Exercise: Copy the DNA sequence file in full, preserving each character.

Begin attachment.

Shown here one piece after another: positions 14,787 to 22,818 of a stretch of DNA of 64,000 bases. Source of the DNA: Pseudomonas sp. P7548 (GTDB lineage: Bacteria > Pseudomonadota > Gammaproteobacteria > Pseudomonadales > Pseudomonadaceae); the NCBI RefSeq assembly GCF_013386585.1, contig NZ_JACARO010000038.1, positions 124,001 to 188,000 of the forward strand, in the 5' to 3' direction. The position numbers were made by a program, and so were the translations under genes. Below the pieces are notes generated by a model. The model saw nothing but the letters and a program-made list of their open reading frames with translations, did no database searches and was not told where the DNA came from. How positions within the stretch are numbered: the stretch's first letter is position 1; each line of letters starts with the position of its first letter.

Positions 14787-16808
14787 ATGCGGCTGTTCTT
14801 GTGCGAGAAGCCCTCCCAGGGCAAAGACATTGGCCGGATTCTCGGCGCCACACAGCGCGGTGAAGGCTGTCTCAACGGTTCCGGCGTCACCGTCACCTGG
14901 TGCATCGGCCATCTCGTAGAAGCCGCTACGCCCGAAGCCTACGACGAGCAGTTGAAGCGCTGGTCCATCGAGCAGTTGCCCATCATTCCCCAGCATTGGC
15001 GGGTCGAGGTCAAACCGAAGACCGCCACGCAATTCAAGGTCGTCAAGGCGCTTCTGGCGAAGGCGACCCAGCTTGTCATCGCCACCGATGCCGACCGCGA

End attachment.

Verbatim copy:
Shown here one piece after another: positions 14,787 to 22,818 of a stretch of DNA of 64,000 bases. Source of the DNA: Pseudomonas sp. P7548 (GTDB lineage: Bacteria > Pseudomonadota > Gammaproteobacteria > Pseudomonadales > Pseudomonadaceae); the NCBI RefSeq assembly GCF_013386585.1, contig NZ_JACARO010000038.1, positions 124,001 to 188,000 of the forward strand, in the 5' to 3' direction. The position numbers were made by a program, and so were the translations under genes. Below the pieces are notes generated by a model. The model saw nothing but the letters and a program-made list of their open reading frames with translations, did no database searches and was not told where the DNA came from. How positions within the stretch are numbered: the stretch's first letter is position 1; each line of letters starts with the position of its first letter.

Positions 14787-16808
14787 ATGCGGCTGTTCTT
14801 GTGCGAGAAGCCCTCCCAGGGCAAAGACATTGGCCGGATTCTCGGCGCCACACAGCGCGGTGAAGGCTGTCTCAACGGTTCCGGCGTCACCGTCACCTGG
14901 TGCATCGGCCATCTCGTAGAAGCCGCTACGCCCGAAGCCTACGACGAGCAGTTGAAGCGCTGGTCCATCGAGCAGTTGCCCATCATTCCCCAGCATTGGC
15001 GGGTCGAGGTCAAACCGAAGACCGCCACGCAATTCAAGGTCGTCAAGGCGCTTCTGGCGAAGGCGACCCAGCTTGTCATCGCCACCGATGCCGACCGCGA